Bright, early, and cold we headed out to the farm. I pushed a bit of hay to the horses and then we hauled corn and fed alfalfa to the outside sheep.
Sorry, guys - no corn for you. You'll have to make do with your alfalfa bale.
The lambs, mostly too small to enjoy getting corn just yet, scurried and scampered out of the way of their mamas rush to the corn feeders. These aren't first-year ewes. Most of them are fairly massive, and the majority out weigh me by a fair amount. I made the mistake of being first in with a bucket, and found myself nearly swept off my feet. With a seething mass of wooliness thigh high all around me, the only thing that kept me upright was the lack of space to fall down.
T, bless him, stood by the gate laughing at me, because once I'd dumped the grain out I was stuck - wedged against the feeder by sheep shoulders. Their bellies are so round that there was space by the feeder, but I couldn't squeeze myself through the press to escape.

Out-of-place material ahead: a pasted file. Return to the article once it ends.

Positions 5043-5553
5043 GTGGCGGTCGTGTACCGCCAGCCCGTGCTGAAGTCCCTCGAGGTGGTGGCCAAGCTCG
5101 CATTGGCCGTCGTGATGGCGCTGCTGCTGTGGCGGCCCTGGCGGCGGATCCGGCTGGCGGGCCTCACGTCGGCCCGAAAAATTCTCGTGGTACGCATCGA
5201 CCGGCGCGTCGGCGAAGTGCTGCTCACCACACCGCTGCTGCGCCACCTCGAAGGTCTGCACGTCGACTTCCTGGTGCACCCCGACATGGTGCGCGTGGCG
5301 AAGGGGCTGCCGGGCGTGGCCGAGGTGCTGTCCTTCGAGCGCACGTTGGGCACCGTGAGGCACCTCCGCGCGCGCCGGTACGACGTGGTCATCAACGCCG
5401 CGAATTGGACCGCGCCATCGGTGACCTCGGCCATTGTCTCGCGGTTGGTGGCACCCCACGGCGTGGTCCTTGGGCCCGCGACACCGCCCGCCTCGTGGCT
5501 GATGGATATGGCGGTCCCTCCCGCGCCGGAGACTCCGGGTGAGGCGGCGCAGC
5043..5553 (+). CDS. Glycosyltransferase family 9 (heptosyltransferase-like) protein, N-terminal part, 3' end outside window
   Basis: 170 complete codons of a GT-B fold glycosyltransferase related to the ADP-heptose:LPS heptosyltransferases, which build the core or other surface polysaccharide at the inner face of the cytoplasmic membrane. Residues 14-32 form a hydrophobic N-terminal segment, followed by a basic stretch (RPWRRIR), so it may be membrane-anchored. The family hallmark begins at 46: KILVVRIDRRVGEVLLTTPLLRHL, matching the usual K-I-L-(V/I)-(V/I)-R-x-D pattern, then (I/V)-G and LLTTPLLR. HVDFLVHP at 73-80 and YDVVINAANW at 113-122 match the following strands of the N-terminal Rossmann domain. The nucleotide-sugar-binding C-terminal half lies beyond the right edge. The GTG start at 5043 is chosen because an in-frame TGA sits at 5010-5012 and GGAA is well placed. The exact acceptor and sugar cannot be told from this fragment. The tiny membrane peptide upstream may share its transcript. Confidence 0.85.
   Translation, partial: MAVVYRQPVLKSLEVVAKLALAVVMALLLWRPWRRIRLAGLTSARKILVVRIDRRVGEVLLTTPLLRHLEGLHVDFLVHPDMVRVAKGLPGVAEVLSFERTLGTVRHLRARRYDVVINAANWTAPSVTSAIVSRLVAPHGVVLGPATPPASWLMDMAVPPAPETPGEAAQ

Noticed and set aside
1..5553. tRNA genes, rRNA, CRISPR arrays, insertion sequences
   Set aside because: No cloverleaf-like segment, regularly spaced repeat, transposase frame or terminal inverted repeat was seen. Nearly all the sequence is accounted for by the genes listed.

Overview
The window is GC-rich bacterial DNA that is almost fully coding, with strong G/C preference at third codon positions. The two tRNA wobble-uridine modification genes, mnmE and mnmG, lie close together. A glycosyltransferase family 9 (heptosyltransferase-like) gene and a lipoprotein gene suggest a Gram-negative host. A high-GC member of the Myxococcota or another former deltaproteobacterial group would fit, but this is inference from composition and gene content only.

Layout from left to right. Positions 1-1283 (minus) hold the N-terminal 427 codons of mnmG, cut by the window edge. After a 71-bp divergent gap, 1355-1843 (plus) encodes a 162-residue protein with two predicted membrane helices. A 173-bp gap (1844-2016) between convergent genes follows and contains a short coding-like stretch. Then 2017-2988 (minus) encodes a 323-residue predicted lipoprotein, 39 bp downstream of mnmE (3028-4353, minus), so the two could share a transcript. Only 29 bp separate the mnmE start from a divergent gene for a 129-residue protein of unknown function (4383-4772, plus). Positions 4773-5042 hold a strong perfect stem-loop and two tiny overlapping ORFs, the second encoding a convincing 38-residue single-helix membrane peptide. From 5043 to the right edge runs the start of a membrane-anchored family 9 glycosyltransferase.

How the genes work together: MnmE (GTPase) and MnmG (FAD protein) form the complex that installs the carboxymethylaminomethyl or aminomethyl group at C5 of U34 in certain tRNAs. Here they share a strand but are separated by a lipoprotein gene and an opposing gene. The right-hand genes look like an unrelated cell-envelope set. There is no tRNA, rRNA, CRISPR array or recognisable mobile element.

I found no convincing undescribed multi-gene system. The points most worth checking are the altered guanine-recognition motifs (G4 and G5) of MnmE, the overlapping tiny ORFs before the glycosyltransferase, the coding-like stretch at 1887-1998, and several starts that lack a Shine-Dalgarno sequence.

He finally took pity on me and dumped his buckets in the other feeder, causing a rush in that direction.
Tractor surgery was next. The battery terminals on the tractor were bad, and we weren't sure about the battery. Turned out it needed a new block heater cable, too.
Back after retrieving the tractor necessities, there were new lambs. Unfortunately, several of them were already dead - even inside the barn with the lamp heaters, it's just so cold...
This one was still fighting, but mama was more interested in already dead sibling to care. In the vet room where it's warm we got it dried off, a bit of milk down it, and hoped for the best.Aiysha curled up next the the little guy and washed his ears - I figured her body heat sure couldn't hurt.
With as much done on that front as we could, we headed over the the vet's to get chores done there. All was peaceful. So after one last lamb check (still hanging in there) we headed home.